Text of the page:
Hasslein Blog: Titles... Bond Titles, Part One—Featuring Guest Blogger Ed Erdelac


Hasslein Blog

Thursday, November 8, 2012

Titles... Bond Titles, Part One—Featuring Guest Blogger Ed Erdelac

Today, we happily hand the conch to novelist Ed Erdelac, who graciously submitted a three-part retrospective about the opening title sequences of the last four decades' worth of James Bond films. This is a great piece, and I'm sure you'll enjoy it. —Rich Handley

* * *

The James Bond Title Sequences as a Genre of Short Film
Part One: From Dr. No to Diamonds Are Forever

by Ed Erdelac

Wayyy back in my liberal arts college days in Chicago, I took a required course toward my film degree, called "Short Forms of Film and Video." The class was concerned mostly with experimental short films, like the notorious surrealist Un Chien Andalou, from Salvador Dali and Luis Bunuel, and almost inscrutable stuff from Maya Deren. I sat through everything, from a twenty-three-minute-long silent film that consisted of zooming in and out of an empty hallway (yeah, I'm serious—check it out below) to extreme close-ups inside the open cavities of autopsy corpses (Stan Brakhage's The Act Of Seeing With One's Own Eyes).

So when the time came to write papers for this class, I had to find a way to make it fun and interesting for myself (so I could pass). I'm sure, for my poor professor, this was excruciating. The guy was trying to expand our cultural horizons (sometimes successfully, sometimes Serene Velocity), and I was turning in essays on Tex Avery.

One paper I did, which I'm going to attempt to replicate here (don't worry, only the fun parts, kids), was called "The James Bond Title Sequences as a Genre of Short Film."

I thought it might be fun to revisit each of the title sequences, and do a breakdown on common themes and tropes that appear in them, and how each one relates to its respective film, as a kind of buildup to the release of Skyfall. I'm kicking it off with the classic Sean Connery and George Lazenby years—from Dr. No to Diamonds Are Forever.

Bond, back when villains wore Nehru jackets.

Dr. No

The opening titles for the first James Bond film establish the now-classic elements that will appear again and again in the years to come, albeit in an almost embryonic form. They open with the brilliant stylized rifled barrel framing Bond himself, walking into the shot, then turning and firing his PPK at an unseen gunman. As the screen runs with blood tint, Monty Norman's and John Barry's jazzy instrumental theme kicks in and the wavering pistol point-of-view fades into a white dot, which then takes its place among rows of similar flashing and dancing shapes, parading in tune like the lights on a jukebox. The visuals are by Bond title auteur Maurice Binder, but owe a great deal to the legendary Saul Bass, whose minimalist, evocative abstract animation and design work was inescapable and at its zenith in the 1960s, particularly well-represented in his memorable opening titles for Alfred Hitchcock's Psycho and Vertigo. He had a way of stripping down a movie to its basic element and finding a shape or picture that best evoked the whole, like the falling silhouette in Vertigo, or the twisted, cubist yellow limb for The Man With The Golden Arm. Bass perfected the technique of animated shapes coordinating with theme music, and that's what Binder emulates here with Dr. No. Around the 1:29 mark, the Bond theme shifts into a Caribbean Calypso-style bongo tune, and we get the birth of another Bond titles trope: the multicolored dancing silhouettes of shapely females, melding together in a suggestive style. The credit sequence ends with the Calypso rendition of "Three Blind Mice" accompanying the slow, shuffling and comic procession of three blind men in a row—which of course, if you've seen the movie, you know isn't really comical at all, considering that the Three Blind Mice are the assassins hired by Dr. No to kill Agent Strangways.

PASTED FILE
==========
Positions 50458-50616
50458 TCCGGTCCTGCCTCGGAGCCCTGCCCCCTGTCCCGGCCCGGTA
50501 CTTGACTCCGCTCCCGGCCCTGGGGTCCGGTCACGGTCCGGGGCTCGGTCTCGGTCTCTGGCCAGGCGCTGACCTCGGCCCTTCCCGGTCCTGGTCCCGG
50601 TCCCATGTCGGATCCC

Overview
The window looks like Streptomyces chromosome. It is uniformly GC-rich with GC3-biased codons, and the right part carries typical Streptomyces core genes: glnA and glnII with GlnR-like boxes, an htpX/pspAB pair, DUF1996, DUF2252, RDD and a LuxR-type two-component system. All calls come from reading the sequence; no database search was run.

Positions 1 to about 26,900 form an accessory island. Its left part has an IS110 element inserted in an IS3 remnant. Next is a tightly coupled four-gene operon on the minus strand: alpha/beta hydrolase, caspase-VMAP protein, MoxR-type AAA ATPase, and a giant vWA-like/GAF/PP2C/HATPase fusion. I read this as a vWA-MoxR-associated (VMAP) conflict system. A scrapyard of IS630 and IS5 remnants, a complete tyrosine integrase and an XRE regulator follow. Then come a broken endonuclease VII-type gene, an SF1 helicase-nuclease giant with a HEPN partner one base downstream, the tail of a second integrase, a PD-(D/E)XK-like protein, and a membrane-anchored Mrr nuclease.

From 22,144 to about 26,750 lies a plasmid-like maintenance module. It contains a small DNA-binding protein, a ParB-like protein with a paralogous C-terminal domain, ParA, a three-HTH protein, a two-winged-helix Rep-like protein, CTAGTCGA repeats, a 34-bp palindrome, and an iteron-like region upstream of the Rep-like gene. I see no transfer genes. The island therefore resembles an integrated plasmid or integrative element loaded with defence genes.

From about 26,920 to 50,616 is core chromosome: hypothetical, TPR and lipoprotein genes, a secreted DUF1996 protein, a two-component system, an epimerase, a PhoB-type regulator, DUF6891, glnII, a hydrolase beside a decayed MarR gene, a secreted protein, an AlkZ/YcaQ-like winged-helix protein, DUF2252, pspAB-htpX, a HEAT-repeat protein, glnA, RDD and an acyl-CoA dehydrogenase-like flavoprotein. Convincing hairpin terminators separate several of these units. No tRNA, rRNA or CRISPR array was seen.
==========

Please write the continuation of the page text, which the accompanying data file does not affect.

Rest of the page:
From Russia With Love

The title sequence for the second Bond outing takes the fuzzy female silhouettes, hinting at the sexual aspect of the movies, and pulls them a little further and more effectively into the foreground. We lose the down-the-barrel shot from Dr. No and jump right into the credits with a John Barry trumpet refrain that swiftly becomes a jaunty pipe organ instrumental version of the first Bond song, Lionel Bart's titular "From Russia With Love" (crooned in the body of the film and at the end titles by a loungey, smoky Matt Munro). But it's the visuals that male a splash in this one. Binder's Bassian abstract shapes are replaced by some very concrete shapes here—close-ups of a full-bodied Gypsy woman belly-dancing tantalizingly against a black background, the credits projected as if drifting on water across her undulating skin. A 1963 review in London's The Observer singled out the audacity of the opening visuals, stating, "The way the credits are done has the same self-mocking flamboyance as everything else in the picture." About 1:43 or so in, the traditional Bond theme makes a welcome return.